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Removing opportunities to calculate improves students' performance on subsequent word problems.

  • Author(s): Givvin, Karen B
  • Moroz, Veronika
  • Loftus, William
  • Stigler, James W
  • et al.
Abstract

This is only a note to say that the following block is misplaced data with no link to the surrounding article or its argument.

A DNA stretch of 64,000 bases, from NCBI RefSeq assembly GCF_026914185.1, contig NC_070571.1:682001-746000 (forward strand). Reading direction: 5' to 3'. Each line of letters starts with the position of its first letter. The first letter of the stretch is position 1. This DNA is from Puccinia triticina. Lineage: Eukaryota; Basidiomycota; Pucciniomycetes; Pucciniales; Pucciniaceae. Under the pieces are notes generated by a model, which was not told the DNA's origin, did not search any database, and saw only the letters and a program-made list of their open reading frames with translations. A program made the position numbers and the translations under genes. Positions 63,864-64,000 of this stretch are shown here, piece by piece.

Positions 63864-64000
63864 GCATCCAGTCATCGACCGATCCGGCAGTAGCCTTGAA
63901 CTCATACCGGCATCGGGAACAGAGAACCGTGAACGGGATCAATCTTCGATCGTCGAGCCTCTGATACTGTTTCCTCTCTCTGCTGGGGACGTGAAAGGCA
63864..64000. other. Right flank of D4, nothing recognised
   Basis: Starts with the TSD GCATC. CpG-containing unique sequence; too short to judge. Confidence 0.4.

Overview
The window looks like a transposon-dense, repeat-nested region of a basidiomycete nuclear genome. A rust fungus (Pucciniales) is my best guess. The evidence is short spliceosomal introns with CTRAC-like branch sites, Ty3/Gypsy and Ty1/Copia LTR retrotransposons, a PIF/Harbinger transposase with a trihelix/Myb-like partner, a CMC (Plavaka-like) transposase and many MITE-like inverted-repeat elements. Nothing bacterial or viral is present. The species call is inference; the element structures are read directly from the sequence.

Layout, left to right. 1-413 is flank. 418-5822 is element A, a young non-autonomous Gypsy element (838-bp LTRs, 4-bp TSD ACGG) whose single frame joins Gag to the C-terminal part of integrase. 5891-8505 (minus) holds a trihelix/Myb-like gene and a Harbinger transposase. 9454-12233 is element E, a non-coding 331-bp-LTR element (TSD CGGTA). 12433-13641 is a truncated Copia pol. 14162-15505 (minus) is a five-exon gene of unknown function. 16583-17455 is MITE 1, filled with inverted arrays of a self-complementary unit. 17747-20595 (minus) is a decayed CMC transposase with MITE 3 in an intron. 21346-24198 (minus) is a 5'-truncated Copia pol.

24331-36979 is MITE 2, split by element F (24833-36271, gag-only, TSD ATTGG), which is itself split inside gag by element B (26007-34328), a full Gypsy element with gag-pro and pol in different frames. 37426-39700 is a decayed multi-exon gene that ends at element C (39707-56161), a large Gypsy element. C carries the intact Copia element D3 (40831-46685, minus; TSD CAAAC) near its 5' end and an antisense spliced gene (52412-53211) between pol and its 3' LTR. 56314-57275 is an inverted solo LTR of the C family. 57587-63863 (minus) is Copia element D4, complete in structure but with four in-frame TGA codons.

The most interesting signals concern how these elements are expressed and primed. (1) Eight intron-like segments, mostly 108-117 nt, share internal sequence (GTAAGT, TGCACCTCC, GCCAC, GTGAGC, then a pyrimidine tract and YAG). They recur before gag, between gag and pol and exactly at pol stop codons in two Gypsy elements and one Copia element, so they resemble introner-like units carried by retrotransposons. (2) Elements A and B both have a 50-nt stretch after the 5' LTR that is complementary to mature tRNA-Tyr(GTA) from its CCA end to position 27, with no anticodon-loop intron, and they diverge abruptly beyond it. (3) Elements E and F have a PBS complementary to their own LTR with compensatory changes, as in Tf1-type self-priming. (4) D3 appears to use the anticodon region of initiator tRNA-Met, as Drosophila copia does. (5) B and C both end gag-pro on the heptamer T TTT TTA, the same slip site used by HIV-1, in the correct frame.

BACKGROUND:In two studies we investigated whether removing opportunities to calculate could improve students' subsequent ability to solve similar word problems. Students were first asked to write explanations for three word-problems that they thought would help another student understand the problems. Half of the participants explained typical word problems (i.e., problems with enough information to make calculating an answer possible), while the other half explained the same problems with numbers removed, making calculating an answer impossible. We hypothesized that removing opportunities to calculate would induce students to think relationally about the word problems, which would result in higher levels of performance on subsequent transfer problems. RESULTS:In both studies, participants who explained the non-calculable problems performed significantly better on the transfer test than participants who explained the typical (i.e., calculable) problems. This was so in spite of the manipulation not fully suppressing students' desire to calculate. Many students in the non-calculable group explicitly stated that they needed numbers in order to answer the question or made up numbers with which to calculate. There was a significant, positive relationship between the frequency with which students made up numbers and their self-reported mathematics anxiety. CONCLUSIONS:We hypothesized that the mechanism at play was a reduction in instrumental thinking (and an increase in relational thinking). Interventions designed to help students remediate prior mathematical failure should perhaps focus less on the specific skills students are lacking, and more on the dispositions they bring to the task of "doing mathematics."

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